Each Friday, we post a roundup of local education headlines. Here are the big stories from this week:
- Canyon High School in the Orange Unified School District has earned top honors in this year’s Orange County Academic Decathlon – but they’re not the only local school that will advance to California Academic Decathlon.
- The California Commission on Teacher Credentialing is considering a new permit system that would effectively extend the amount of time substitute teachers can fill in for regular teachers out on medical leave.
- A state mediator has been appointed to help settle a negotiations impasse between the Fullerton Joint Union High School District and the association that represents that district’s teachers.
- A Dana Hills High student whose photo was omitted from the yearbook on the grounds that the keffiyeh worn on his head could be perceived as offensive is challenging that decision.
Another week is in the books, and we’ve got a recap of some of the education news you might have missed.
- The Super Quiz Relay marked the final event of this year’s Orange County Academic Decathlon, and the Orange County Register had it covered with a story and photos.
- OCDE’s new College and Career Preparatory Academy is designed to fill gaps in services available to young men and women who have aged out of the school system but still need to complete graduation requirements.
- About 35 fifth- and sixth-grade students from Newport Coast Elementary School are taking coding classes offered by a local nonprofit.
- The famous Harlem Globetrotters trotted through Orange County this week to spread a message of anti-bullying at several schools, including Richmond Elementary in Fullerton, Star View Elementary in Midway City, St. Joachim Catholic School in Costa Mesa and St. Anne School of Santa Ana.
- A Fullerton School District board member who would have been up for re-election in November will have to wait two years to run again as a result of Fullerton’s transition from an at-large election system to geographical trustee areas.
That’s all for now.
Here’s a story that’s earning interest.
Union Bank has opened an actual working branch on the campus of Loara High School in Anaheim. By all accounts, this represents a highly unique partnership that’s dispensing both lessons on financial literacy as well as bankable job training for Loara students.
We could probably deposit a few more bank puns into this post, but we think you should just check out the video, courtesy of our top-notch Media Services team.
Is there something cool happening at your school that you’d like to see featured on the OCDE Newsroom? Drop us an email at firstname.lastname@example.org.
It’s that time again. Here’s a week’s worth of local education stories you might have missed.
- California’s teacher shortage is likely to worsen, according to a new report that calls for “purposeful steps” to reverse the trend.
- The integration of hands-on career technical training with standards-based academics is becoming increasingly prevalent in California’s high schools thanks to a sizable investment by the state in programs like Orange County’s own OC Pathways.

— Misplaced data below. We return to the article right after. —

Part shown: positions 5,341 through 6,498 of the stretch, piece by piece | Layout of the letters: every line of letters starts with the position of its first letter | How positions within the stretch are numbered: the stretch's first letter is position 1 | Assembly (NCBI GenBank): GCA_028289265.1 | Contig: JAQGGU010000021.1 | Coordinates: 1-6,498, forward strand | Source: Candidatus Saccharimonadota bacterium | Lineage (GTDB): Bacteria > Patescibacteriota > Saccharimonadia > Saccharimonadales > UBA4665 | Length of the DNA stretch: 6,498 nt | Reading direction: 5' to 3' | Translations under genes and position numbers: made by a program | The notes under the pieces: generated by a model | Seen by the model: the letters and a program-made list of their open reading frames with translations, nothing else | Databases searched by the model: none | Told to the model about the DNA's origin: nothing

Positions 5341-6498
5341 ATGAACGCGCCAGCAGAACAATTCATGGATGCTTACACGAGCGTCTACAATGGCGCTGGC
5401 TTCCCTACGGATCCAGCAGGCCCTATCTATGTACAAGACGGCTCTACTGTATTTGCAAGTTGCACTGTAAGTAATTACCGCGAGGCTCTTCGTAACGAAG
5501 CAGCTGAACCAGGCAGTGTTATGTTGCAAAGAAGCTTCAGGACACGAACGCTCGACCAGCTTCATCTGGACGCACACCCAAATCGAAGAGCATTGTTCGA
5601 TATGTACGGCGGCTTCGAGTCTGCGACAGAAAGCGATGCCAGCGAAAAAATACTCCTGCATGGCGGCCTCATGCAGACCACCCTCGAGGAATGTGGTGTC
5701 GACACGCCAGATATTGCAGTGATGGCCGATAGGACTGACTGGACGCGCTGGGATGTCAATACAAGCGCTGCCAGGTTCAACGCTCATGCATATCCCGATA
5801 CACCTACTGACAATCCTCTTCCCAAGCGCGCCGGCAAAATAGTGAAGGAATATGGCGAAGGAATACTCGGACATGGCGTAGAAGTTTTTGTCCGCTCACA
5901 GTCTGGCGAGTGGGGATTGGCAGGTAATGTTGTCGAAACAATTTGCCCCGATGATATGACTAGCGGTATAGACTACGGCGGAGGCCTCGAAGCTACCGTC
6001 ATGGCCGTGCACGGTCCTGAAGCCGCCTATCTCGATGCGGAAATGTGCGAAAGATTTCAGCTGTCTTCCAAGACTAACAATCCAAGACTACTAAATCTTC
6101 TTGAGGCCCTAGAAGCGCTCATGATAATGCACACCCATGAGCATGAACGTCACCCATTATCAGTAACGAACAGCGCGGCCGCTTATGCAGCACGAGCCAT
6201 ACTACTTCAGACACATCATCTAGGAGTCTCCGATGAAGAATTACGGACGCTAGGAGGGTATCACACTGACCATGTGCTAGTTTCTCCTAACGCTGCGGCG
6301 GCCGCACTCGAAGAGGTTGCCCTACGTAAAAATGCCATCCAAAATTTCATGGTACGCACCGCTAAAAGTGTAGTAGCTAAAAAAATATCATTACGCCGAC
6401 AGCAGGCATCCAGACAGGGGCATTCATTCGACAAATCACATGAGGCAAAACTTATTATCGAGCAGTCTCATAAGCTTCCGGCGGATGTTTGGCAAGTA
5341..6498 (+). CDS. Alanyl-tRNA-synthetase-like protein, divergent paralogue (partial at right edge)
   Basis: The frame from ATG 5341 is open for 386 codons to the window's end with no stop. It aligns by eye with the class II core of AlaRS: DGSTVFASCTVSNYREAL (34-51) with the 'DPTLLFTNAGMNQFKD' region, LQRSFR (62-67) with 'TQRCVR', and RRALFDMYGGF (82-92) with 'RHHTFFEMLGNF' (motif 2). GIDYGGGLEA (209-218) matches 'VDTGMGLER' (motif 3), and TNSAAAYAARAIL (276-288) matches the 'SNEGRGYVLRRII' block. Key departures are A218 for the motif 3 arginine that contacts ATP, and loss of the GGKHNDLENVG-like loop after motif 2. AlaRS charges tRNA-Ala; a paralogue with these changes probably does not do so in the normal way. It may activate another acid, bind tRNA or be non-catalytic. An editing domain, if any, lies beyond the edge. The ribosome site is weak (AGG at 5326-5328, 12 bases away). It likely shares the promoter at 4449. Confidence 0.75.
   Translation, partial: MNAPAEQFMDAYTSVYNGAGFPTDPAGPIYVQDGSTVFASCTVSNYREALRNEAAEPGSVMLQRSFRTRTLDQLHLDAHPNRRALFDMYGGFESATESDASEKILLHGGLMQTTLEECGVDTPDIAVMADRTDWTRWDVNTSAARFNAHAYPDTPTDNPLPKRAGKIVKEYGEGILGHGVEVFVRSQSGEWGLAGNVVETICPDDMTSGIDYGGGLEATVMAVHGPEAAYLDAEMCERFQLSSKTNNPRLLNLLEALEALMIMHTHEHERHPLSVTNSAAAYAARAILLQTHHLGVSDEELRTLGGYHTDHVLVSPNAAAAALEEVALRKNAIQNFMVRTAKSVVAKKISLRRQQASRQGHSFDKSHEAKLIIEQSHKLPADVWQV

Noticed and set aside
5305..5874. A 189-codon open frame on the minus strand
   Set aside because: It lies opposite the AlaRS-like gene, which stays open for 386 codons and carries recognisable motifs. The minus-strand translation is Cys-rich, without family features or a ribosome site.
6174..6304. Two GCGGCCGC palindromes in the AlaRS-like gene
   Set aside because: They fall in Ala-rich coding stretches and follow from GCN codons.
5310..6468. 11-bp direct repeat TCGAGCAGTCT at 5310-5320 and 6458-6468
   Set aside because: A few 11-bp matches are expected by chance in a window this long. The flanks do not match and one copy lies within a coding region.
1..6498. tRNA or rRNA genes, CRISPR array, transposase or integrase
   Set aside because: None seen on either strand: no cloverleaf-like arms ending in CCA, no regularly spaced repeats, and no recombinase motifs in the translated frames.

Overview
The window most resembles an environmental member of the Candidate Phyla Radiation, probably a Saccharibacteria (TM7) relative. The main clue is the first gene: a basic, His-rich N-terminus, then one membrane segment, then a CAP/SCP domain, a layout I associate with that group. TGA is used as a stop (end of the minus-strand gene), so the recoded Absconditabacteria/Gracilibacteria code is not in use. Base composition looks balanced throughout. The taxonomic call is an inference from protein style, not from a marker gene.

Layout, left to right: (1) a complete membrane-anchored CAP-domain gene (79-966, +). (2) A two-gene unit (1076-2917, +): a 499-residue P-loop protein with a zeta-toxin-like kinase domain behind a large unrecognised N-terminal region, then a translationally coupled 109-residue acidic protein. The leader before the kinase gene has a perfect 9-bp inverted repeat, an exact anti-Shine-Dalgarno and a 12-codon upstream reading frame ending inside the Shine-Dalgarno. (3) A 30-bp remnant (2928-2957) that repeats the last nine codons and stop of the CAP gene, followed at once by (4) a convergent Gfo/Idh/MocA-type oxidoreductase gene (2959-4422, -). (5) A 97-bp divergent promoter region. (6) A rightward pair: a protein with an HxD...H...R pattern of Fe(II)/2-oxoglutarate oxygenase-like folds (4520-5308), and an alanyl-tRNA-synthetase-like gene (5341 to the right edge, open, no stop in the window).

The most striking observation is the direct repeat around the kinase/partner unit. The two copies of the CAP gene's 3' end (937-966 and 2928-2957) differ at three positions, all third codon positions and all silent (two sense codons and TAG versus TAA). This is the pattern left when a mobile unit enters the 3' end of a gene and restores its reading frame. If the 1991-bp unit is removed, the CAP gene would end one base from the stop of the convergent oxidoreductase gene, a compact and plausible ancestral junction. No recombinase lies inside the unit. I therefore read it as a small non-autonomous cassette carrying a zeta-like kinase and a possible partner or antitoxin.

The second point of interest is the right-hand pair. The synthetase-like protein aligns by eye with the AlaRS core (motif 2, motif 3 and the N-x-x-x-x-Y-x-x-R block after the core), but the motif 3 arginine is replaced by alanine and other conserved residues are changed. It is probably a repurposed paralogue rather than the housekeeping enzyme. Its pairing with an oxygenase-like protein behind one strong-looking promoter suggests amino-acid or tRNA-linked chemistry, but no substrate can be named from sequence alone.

- The Orange Unified School District has conducted a feasibility study to determine whether a bond measure to replace aging facilities can win voter approval.
We’ve made it to another Friday, and that means it’s time for our weekly recap of recent education stories.
You want headlines? We’ve got headlines. Here’s the latest roundup of what’s happening in the world of education:
- Anthony Rendon, the next speaker of the California Assembly, wants to use his position to focus on early childhood education.
A new year is upon us, and that means a raft of new state laws has gone into effect. Here at the OCDE Newsroom, we’ve been specifically tracking a handful of educational bills expected to have an impact on Orange County students and schools. Here’s a quick roundup of what’s changed as we enter 2016.
Over the summer, Governor Jerry Brown signed Senate Bill 277, which states that parents of students who attend public or private schools can no longer refuse to vaccinate their children based on a personal belief exemption. Though the law technically took effect Jan. 1, the 2015-16 year isn’t affected, so the real impact will be seen in the fall.
High School Exit Exam
Another new law officially suspends the California High School Exit Exam and calls for school districts to grant diplomas to students who didn’t pass the test but met all other graduation requirements, dating all the way back to the 2003-04 school year. Eligible students are advised to contact the school districts, county offices or charter schools where they completed grade 12.
Good news for cheerleading enthusiasts. Assembly Bill 949, signed by the governor in October, reclassified cheerleading as a competitive CIF sport, starting in 2017-18. In the meantime, CIF officials are tasked with creating new rules, guidelines and safety protocols.
Assembly Bill 329 makes comprehensive sexual health education mandatory in middle or high school unless parents specifically opt out. It also updates the curriculum to include HIV and AIDS prevention information.
A separate law, Senate Bill 695, makes it a graduation requirement for students to complete a course in health education that includes instruction in sexual harassment and violence.